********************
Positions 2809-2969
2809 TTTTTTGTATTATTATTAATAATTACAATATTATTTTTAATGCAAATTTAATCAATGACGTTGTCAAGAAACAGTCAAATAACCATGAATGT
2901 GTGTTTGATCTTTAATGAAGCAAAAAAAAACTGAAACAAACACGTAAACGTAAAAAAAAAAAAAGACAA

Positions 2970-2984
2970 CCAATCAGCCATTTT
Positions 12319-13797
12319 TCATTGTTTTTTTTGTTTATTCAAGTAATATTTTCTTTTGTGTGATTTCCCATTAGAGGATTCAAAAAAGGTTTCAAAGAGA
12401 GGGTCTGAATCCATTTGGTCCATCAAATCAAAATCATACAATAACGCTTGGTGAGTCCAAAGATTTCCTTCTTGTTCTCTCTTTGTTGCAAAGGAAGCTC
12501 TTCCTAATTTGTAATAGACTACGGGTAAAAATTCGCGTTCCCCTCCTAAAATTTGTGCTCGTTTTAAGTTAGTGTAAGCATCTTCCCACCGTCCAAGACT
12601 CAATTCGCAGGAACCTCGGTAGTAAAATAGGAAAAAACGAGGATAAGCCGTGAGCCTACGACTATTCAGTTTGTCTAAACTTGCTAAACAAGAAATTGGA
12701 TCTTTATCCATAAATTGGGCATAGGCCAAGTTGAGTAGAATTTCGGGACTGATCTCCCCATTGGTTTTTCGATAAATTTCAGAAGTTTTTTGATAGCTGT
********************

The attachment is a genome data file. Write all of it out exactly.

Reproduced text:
Positions 2809-2969
2809 TTTTTTGTATTATTATTAATAATTACAATATTATTTTTAATGCAAATTTAATCAATGACGTTGTCAAGAAACAGTCAAATAACCATGAATGT
2901 GTGTTTGATCTTTAATGAAGCAAAAAAAAACTGAAACAAACACGTAAACGTAAAAAAAAAAAAAGACAA

Positions 2970-2984
2970 CCAATCAGCCATTTT
Positions 12319-13797
12319 TCATTGTTTTTTTTGTTTATTCAAGTAATATTTTCTTTTGTGTGATTTCCCATTAGAGGATTCAAAAAAGGTTTCAAAGAGA
12401 GGGTCTGAATCCATTTGGTCCATCAAATCAAAATCATACAATAACGCTTGGTGAGTCCAAAGATTTCCTTCTTGTTCTCTCTTTGTTGCAAAGGAAGCTC
12501 TTCCTAATTTGTAATAGACTACGGGTAAAAATTCGCGTTCCCCTCCTAAAATTTGTGCTCGTTTTAAGTTAGTGTAAGCATCTTCCCACCGTCCAAGACT
12601 CAATTCGCAGGAACCTCGGTAGTAAAATAGGAAAAAACGAGGATAAGCCGTGAGCCTACGACTATTCAGTTTGTCTAAACTTGCTAAACAAGAAATTGGA
12701 TCTTTATCCATAAATTGGGCATAGGCCAAGTTGAGTAGAATTTCGGGACTGATCTCCCCATTGGTTTTTCGATAAATTTCAGAAGTTTTTTGATAGCTGT